You Were Strangers

Welcome the Stranger, part 1

Reading: "Dwell in an Artist's House"

Leo Tolstoy said:
“All great literature is one of two stories: A man goes on a journey, or a stranger comes to town.”
One may wish that it had occurred to Count Tolstoy that women go on journeys, too – and their stories have as much literary potential. Still, one sees his point. In either case – embarking on a journey or a stranger coming to town – it’s about the encounter with something new, something different, and what that encounter does to us. This is the compelling subject of literature and of life.

Without that encounter with the stranger – whether we head out or the stranger comes to us – life is a flat unchanging monotone. To open ourselves to the stranger – whether it is a human being who “isn’t one of us” or a part of yourself that you haven’t gotten to know very well – that you tend to repress – is to open ourselves to life.

Life is strange, as many have observed. More to the point, life is strangers – one stranger after another – from without and from within – met on our journey, or intruding into our town.

Hence the Torah, the central and most important part of the Hebrew Bible and which Christian tradition knows as the first five books of the Old Testament, urges hospitality to strangers. Exodus 22:21, in the King James Version, reads:
“Thou shalt neither vex a stranger, nor oppress him: for ye were strangers in the land of Egypt.”
The original Hebrew word is geyr (gare) -- a guest; by implication, a foreigner:--alien, sojourner, stranger. The New Revised Standard Version and the New American Bible translate geyr as “resident alien.” The New International Version and the New Living Translation say “foreigner.” The English Standard Version says, “sojourner.”

But the Jewish Publication Society – the JPS -- translation of the Torah is arguably the one we should use to properly honor the fact that this was originally Jewish scripture long before being appropriated as Christian scripture. JPS uses the same word the King James Version uses: "stranger." So let’s go with that. I’ll be using today the most recent “New JPS” translation of 1985.
“You shall not wrong a stranger or oppress him, for you were strangers in the land of Egypt.”
What does this mean for us, today? You may be skeptical -- and I share that skepticism -- about treating this ancient text as a moral authority. After all, the sentence immediately before that says:
“Whoever sacrifices to a god other than the LORD alone shall be proscribed”
– that is, put to death. And I don’t think we are inclined to view that as a moral imperative. Still, there is this emphasis about strangers. The point keeps being repeated. Exodus 23:9 makes the point with additional appeal to empathy:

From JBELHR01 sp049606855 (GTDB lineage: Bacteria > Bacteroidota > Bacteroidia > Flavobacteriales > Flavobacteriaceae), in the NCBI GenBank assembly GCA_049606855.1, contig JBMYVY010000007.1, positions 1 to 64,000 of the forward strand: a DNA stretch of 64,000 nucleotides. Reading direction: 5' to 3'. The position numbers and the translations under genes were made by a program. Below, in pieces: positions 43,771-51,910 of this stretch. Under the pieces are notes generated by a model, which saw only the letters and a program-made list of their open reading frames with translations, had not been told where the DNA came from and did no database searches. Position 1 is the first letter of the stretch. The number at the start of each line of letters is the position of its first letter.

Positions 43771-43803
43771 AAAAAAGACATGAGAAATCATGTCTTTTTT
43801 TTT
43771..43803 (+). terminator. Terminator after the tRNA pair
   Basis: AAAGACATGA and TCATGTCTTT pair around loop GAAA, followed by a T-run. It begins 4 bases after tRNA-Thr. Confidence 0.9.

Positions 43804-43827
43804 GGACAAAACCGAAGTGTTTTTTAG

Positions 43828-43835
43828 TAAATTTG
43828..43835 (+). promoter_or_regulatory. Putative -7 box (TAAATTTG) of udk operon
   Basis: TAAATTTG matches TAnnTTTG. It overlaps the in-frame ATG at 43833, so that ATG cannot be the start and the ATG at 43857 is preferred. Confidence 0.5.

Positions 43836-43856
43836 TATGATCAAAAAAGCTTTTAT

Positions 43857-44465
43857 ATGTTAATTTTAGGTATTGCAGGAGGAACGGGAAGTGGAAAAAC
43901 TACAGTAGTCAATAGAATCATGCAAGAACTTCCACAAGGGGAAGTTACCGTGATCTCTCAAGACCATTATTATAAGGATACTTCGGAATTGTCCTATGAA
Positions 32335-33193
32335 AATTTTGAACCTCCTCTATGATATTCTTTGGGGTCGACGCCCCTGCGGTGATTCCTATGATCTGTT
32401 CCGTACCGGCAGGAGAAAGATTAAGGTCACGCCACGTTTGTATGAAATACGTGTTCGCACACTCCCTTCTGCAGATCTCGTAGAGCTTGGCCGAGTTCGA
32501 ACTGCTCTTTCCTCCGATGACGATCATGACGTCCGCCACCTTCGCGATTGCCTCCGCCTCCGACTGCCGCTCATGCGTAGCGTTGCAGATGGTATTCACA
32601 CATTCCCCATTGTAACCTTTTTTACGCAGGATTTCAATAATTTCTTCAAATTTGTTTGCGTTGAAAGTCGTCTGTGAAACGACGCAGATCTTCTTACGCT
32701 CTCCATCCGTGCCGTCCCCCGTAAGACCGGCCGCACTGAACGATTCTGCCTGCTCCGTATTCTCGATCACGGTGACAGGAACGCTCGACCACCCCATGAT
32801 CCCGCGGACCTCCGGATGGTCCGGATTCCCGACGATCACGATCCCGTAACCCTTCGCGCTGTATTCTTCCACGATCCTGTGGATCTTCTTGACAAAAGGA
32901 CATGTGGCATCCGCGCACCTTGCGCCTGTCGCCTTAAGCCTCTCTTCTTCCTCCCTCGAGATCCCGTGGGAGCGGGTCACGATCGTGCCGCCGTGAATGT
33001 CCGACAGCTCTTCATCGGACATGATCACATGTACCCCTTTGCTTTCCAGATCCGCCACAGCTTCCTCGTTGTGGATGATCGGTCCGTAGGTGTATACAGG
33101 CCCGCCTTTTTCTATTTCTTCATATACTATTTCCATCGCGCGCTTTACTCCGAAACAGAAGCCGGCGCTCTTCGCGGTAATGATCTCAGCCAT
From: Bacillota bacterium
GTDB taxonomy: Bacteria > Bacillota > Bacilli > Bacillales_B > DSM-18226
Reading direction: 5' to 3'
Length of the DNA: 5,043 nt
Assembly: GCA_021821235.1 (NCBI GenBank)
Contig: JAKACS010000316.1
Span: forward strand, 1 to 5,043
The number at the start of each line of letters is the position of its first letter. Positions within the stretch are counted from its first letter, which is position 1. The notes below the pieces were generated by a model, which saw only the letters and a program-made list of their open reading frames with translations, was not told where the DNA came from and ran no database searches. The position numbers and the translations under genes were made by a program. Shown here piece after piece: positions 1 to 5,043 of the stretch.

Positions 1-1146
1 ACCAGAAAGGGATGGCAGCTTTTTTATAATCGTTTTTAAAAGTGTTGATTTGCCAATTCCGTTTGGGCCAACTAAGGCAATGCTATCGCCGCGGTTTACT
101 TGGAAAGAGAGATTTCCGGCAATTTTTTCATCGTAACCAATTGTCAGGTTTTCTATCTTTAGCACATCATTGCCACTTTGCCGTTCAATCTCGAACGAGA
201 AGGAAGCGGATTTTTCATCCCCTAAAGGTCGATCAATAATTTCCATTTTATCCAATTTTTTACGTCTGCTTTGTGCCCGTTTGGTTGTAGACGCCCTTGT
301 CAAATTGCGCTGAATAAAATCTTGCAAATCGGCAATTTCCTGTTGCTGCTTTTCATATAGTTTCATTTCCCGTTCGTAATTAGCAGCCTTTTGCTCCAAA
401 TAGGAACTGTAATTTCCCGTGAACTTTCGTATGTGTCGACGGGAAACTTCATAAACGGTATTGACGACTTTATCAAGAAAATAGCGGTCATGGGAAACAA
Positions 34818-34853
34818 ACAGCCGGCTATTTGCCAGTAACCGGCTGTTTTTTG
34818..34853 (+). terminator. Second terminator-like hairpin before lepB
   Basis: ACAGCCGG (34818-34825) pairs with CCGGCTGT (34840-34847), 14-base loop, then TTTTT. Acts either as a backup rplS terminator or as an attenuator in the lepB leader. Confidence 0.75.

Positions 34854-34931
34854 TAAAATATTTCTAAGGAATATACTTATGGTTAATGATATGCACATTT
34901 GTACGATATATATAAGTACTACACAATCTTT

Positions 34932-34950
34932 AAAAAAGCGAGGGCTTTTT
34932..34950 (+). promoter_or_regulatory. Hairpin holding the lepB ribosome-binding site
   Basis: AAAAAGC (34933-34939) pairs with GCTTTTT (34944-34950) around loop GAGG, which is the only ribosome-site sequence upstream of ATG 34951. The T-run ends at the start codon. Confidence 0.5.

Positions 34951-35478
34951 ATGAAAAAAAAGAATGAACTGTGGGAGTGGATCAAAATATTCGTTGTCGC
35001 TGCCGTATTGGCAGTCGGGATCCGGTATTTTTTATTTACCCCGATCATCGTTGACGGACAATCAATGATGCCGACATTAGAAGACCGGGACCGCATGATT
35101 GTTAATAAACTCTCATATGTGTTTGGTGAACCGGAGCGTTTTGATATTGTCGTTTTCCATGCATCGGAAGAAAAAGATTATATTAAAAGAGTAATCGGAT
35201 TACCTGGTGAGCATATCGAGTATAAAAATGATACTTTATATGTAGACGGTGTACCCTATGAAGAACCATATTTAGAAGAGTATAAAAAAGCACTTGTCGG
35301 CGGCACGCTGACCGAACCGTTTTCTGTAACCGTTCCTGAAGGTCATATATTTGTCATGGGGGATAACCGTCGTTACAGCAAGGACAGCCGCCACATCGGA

“You shall not oppress a stranger, for you know the feelings of the stranger, having yourselves been strangers in the land of Egypt.”
Leviticus 19:33 makes the stronger point that not only should we not oppress but should treat them as citizens and “love them as yourself.”
“When the stranger resides with you in your land, you shall not wrong him. The stranger who resides with you shall be to you as one of your citizens; you shall love him as yourself, for you were strangers in the land of Egypt.”
Why would the Hebrew people want to emphasize this point this way? What human truth, what psychological or spiritual need, were they tapping into?

When they made it a rule not to sacrifice to other gods, they were saying, “look, we’ve got to stick together here. We are surrounded by Assyrians, Phoenicians, Philistines, Moabites, Hittites, Ammonites and others who will slaughter and enslave us if we can’t stick together and be loyal to each other. All of us sacrificing to the same god, is the most powerful effective way we have of doing two things: (1) expressing our loyalty to the group through demonstrations of dedication to the group’s symbolic authority figure, and simultaneously (2) enhancing and strengthening that loyalty.”

That’s why I think that part is in there. Group loyalty and cohesion was essential for survival. Leviticus also prohibits planting different crops side by side, prohibits wearing cloth woven of two kinds of material, and imposes extensive dietary rules. Why? Because having some restrictions that we all share helps foster group cohesion and loyalty -- even if, or especially if, those restrictions are entirely arbitrary.

But the one about strangers is different. It is in fact the opposite of “let’s be insular and protective and loyal to each other.” It’s precisely because this requirement of hospitality goes against the grain, that I think these passages about strangers are particularly important. It speaks to a spiritual need greater than survival itself – for it speaks to why we should bother to care about whether we survive.

This is part 1 of 3 of "Welcome the Stranger"
See next: Part 2: Defined, Yet Porous
Part 3: What's Your Hospitality Challenge?

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